In the J2EE environment, you have a choice of using native file I/O, serialization, JDBC, entity beans, session beans, or JDO persistent classes as the implementation strategy for persistence of your application object model (persistent entities). In many cases, you can use more than one strategy in the same application.
File I/O and serialization based on files are not robust or scalable enough for application-server use beyond trivial storage of a simple class state, and we will not describe these options further. The choice between the other strategies depends on your requirements for the persistence abstraction.
Using JDBC or JDO directly allows your application to store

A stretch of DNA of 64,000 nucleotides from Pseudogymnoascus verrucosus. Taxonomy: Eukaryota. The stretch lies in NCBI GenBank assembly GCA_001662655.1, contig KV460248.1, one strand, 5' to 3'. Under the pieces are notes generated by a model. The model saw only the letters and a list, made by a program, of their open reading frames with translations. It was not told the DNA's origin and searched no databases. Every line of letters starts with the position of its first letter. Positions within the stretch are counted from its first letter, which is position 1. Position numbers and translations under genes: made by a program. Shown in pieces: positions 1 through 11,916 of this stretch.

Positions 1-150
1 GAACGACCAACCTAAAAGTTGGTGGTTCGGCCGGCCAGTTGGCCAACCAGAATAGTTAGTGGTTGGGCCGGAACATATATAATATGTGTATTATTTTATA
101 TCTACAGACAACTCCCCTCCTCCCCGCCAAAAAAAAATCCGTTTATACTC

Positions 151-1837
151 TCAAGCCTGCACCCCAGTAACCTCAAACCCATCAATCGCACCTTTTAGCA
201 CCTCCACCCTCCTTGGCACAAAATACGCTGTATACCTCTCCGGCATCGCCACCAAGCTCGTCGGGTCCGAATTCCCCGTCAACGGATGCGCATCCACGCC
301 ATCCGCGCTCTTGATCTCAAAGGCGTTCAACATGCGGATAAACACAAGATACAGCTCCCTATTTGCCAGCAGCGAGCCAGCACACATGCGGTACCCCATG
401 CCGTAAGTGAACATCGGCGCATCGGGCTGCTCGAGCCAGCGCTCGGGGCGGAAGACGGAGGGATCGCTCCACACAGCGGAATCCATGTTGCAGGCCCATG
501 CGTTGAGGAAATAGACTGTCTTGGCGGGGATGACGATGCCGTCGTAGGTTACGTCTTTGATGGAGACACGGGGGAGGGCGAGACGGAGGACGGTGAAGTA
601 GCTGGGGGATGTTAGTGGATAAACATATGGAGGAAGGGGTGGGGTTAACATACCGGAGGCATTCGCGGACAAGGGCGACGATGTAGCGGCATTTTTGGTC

entities using a local-persistence interface with minimum security and
transaction-association options. That is, the security context of the
caller of each business method governs access to the resources, and
the transaction context of the caller is the transaction context of
all the calls made to the local-persistence interface. In our example
transaction and security checks are performed only when the container
receives an invocation on
) and calls your application code.
The local-persistence alternatives do not allow transparent execution of the implementation methods in different tiers of the architecture. All calls are local and use resource managers in the same JVM as the caller.
We have already seen how using ...